ANTIOCH, Calif. - African-American fathers in this gritty East Bay suburb of San Francisco refused to take a hands-off approach last spring when test scores showed their elementary and middle school boys lagging far behind their peers in writing and math.
Instead, they started a unique private tutoring program that after just a few months has teachers agog with the improvements in the boys' academic performance and attitude. The men call themselves the African American Academic Achievement Committee, or Four AC.
New test scores won't reflect the results until next spring, but already administrators from other school districts around the Southwest are coming to observe how the fathers work with their children and others during after school and Saturday sessions.
"It's working beautifully," says Barbara Ewing, principal of Black Diamond Middle School, where the tutoring program began with just one pupil in a private home last July. Even some sons of the original 15 male volunteer tutors refused to show up at first.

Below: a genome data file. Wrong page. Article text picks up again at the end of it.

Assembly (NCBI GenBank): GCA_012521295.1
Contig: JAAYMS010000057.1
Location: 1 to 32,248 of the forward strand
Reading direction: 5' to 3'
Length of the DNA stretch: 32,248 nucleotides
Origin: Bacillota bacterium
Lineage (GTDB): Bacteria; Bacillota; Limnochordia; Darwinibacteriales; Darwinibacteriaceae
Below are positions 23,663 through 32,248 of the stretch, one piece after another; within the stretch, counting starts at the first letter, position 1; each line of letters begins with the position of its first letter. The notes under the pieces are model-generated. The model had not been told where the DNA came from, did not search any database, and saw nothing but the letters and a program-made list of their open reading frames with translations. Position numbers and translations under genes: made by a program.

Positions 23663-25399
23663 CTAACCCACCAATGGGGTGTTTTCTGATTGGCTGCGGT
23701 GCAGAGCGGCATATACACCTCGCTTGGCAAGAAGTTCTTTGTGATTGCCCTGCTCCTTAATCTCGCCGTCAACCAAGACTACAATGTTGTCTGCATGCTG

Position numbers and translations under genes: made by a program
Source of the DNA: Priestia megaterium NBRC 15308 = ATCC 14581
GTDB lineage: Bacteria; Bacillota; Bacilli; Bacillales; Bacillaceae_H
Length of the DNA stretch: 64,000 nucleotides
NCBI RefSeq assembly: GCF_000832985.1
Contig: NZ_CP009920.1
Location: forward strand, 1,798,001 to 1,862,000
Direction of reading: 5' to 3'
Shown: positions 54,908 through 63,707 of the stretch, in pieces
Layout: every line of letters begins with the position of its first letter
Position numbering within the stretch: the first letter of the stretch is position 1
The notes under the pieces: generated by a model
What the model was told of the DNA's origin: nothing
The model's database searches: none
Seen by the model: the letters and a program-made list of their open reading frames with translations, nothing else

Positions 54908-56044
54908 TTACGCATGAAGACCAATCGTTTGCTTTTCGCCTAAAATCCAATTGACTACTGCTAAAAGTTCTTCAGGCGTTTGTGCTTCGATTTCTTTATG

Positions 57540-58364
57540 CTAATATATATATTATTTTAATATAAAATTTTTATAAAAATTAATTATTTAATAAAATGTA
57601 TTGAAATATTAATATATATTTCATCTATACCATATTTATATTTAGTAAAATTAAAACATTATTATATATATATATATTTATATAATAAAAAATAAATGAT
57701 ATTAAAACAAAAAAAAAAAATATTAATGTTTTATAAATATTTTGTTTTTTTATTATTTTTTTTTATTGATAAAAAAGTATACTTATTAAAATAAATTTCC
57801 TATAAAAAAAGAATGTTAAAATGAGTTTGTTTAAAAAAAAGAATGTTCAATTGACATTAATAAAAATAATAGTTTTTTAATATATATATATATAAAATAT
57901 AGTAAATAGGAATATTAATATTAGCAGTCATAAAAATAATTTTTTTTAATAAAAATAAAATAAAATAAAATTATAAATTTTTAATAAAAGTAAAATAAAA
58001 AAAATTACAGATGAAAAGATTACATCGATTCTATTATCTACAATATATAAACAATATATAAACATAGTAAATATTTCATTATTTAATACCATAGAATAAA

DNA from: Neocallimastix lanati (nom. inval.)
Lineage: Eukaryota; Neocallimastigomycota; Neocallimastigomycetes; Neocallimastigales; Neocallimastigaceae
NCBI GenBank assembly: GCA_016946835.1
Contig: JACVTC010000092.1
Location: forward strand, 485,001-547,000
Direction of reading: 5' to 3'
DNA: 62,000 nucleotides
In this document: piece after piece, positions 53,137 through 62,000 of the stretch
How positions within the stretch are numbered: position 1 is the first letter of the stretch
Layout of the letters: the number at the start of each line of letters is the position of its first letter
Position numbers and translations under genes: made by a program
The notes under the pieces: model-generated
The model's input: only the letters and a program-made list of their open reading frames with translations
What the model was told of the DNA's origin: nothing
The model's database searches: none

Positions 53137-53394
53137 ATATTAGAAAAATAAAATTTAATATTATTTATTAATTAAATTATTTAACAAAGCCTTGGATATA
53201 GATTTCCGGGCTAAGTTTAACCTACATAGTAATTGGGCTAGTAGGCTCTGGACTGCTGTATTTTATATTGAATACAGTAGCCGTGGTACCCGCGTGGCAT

"When my teachers go to take a look now, they are amazed at the number of kids who are there who are focused and the number of men who come on a regular basis to work with them," Mrs. Ewing said.
Some of the black volunteers don't even have sons, but merely wanted to help give black youths a boost in motivation and skills. "First and foremost, these kids have got to get an education," said volunteer Marcus Neal, who tutors reading. Mr. Neal has a 6-year-old daughter. "I'm not interested just in my own child's future."
The Antioch program has flourished with no assistance from school administrators or churches and only moved to a school building when it became too large for living rooms and kitchens.
Mrs. Ewing said she believes the children's skills and performances are improving because of the individual attention they get in the tutoring …